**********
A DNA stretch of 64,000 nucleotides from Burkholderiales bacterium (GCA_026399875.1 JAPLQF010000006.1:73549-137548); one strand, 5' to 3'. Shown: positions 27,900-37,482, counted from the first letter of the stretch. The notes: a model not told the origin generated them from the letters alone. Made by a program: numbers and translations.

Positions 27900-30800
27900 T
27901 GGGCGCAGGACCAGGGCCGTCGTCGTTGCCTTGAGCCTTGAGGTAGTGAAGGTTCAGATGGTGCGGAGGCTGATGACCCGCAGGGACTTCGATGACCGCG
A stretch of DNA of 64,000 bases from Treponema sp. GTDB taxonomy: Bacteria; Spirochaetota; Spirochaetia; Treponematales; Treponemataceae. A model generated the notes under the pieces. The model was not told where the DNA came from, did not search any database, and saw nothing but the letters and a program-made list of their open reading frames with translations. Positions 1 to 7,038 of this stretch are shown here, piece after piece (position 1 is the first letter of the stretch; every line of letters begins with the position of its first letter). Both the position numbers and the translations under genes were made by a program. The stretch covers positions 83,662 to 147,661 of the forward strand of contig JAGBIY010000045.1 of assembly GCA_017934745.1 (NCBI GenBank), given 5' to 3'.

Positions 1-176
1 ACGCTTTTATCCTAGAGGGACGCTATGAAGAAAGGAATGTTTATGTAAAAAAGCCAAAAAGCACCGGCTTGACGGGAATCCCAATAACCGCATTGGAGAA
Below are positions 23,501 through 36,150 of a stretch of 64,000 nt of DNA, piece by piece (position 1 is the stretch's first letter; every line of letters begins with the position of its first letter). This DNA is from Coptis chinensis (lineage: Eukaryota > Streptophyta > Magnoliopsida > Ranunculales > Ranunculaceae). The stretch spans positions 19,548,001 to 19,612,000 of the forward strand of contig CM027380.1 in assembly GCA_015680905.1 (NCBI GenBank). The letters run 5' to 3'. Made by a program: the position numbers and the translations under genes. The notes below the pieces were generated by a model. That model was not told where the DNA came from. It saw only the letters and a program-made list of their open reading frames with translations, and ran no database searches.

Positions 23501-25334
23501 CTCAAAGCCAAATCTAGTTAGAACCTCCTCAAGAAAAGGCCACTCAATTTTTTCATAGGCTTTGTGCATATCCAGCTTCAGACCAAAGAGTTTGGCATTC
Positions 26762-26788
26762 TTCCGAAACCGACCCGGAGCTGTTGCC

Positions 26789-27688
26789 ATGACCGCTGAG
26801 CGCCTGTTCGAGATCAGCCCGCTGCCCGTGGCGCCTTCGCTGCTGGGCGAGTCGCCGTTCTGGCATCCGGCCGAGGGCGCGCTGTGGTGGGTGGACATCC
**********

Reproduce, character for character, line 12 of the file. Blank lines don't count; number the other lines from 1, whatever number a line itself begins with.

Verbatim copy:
26762 TTCCGAAACCGACCCGGAGCTGTTGCC